Motion Sickness Risk Factors, Prevention, Treatment And Complications


Motion sickness affects those who get queasy in automobiles, on ships, or in the air. Cold sweats, nausea, and vomiting are symptoms of the illness. Motion sickness can affect everyone, however, it is more common among women and children. While traveling, you may take precautions to lower your chance of being ill. The scopolamine patch and other medications can stop nausea.

Motion sickness can happen when your brain has trouble interpreting messages from your body, ears, and eyes. You could feel nauseous, clammy, or sick to your stomach when there is a lot of movement, whether it be in a car, airplane, boat or even on an amusement park ride. Some individuals vomit. Motion sickness includes becoming seasick, airsick, or automobile sick.


Your inner ears, muscles, joints, and other motion-sensing organs of your body send information to your brain. Your brain is unable to determine whether you are moving or stationary when these sections produce conflicting signals. You feel nauseous because of your brain's perplexed response.

For instance, when driving, you:

  • Eyes see movement.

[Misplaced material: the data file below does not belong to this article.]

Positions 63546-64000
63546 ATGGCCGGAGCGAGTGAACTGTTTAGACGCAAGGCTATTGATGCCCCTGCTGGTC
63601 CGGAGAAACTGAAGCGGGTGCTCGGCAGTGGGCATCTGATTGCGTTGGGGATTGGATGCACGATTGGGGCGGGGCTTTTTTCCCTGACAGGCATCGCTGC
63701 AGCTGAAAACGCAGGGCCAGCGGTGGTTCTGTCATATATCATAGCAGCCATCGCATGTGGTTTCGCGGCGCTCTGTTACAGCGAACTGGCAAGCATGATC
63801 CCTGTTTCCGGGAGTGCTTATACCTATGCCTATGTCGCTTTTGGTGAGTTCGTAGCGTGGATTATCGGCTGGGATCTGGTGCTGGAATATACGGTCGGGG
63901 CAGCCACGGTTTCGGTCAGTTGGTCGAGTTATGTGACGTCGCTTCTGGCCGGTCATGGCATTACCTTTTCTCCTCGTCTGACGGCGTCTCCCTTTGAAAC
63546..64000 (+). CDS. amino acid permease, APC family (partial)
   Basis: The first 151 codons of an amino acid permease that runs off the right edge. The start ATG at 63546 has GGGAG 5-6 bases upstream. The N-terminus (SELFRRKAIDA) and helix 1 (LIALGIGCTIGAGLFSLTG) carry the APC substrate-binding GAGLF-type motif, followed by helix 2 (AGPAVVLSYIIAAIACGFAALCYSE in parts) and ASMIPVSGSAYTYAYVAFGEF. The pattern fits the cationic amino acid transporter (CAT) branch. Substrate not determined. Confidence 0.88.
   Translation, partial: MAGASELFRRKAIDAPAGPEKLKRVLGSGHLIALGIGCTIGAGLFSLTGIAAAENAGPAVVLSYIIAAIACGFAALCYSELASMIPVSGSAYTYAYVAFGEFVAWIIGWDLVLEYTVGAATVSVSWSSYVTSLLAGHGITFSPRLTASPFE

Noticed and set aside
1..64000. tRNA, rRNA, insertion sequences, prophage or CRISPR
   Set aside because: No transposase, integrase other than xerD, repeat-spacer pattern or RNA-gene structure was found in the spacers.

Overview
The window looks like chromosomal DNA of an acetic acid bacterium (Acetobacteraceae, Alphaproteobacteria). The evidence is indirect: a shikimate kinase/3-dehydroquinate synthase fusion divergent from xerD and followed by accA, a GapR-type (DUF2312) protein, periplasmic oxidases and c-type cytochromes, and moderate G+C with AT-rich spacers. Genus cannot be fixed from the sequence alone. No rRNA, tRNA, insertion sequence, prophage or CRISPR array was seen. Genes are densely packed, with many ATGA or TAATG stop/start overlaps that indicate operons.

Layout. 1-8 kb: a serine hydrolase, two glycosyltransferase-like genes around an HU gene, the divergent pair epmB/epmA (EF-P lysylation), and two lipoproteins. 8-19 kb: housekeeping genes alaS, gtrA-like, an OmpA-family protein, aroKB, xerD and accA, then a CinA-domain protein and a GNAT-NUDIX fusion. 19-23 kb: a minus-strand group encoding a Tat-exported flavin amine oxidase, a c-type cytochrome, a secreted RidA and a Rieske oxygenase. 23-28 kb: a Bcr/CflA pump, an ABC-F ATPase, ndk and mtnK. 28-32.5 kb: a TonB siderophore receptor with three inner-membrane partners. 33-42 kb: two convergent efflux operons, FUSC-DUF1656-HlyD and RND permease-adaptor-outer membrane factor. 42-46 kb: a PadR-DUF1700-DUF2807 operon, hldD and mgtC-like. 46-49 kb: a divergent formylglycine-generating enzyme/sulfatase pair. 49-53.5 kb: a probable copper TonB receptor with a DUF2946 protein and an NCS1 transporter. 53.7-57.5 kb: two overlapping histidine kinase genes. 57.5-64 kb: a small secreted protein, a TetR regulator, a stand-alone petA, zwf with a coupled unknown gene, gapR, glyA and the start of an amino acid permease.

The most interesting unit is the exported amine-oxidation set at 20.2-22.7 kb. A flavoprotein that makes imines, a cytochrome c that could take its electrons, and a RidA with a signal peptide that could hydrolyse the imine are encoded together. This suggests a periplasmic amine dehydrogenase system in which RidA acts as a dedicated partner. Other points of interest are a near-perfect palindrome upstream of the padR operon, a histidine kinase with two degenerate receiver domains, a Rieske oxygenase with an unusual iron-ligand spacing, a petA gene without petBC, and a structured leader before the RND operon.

• Inner ears detect motion.
  • Your body's muscles and joints detect that you are resting.
  • The brain detects a discrepancy between these messages.

Motion sickness can be brought on by several things, including:

  • Rides in amusement parks and virtual reality adventures.
  • Moving while reading.
  • Traveling via bus, rail, boat or airplane.
  • Movies and video games.

Risk Factors

One in three persons reportedly experiences motion sickness at some point. Most in danger are women and children between the ages of two and twelve. Nonetheless, anybody might be impacted by the illness.

Several elements raise your risk of experiencing motion sickness:

  • History of motion sickness in the family.
  • Birth control pills.
  • Internal ear issues.
  • The menstrual cycle.
  • Migraines.
  • Parkinson's condition.
  • Pregnancy.


You might not expect to have motion sickness. You could be OK one second and then suddenly start exhibiting some of these signs:

  • Frosty sweats.
  • Dizziness.
  • Fatigue.
  • Headache.
  • Irritability.
  • Difficulty focusing.
  • Vomiting, nausea, and increased salivation.
  • Fair skin.
  • Inhaling quickly or gasping for air.


These behaviors can reduce your risk of becoming ill or, in the event that they do, can lessen symptoms:

Herbs: Inhale the calming aromas of mint, ginger, or lavender. Chew on hard ginger or peppermint candies.

Eat healthy foods and drink lots of water. Before a trip, choose low-fat, bland, and starchy meals. Prevent stomach distress by avoiding big meals and oily, spicy, or acidic foods. Avoid smoking and drinking alcohol.

Clean air: Blow air vents in your direction. and open the windows in vehicles.

Remote gaze: Lay the phone, iPad, or book down. Instead, fix your gaze on the horizon or a distant object.

Stress points: Wear bracelets with acupressure.

When moving, you should constantly face ahead. what you do

In order to reduce disturbing movements, sitting can also make a difference: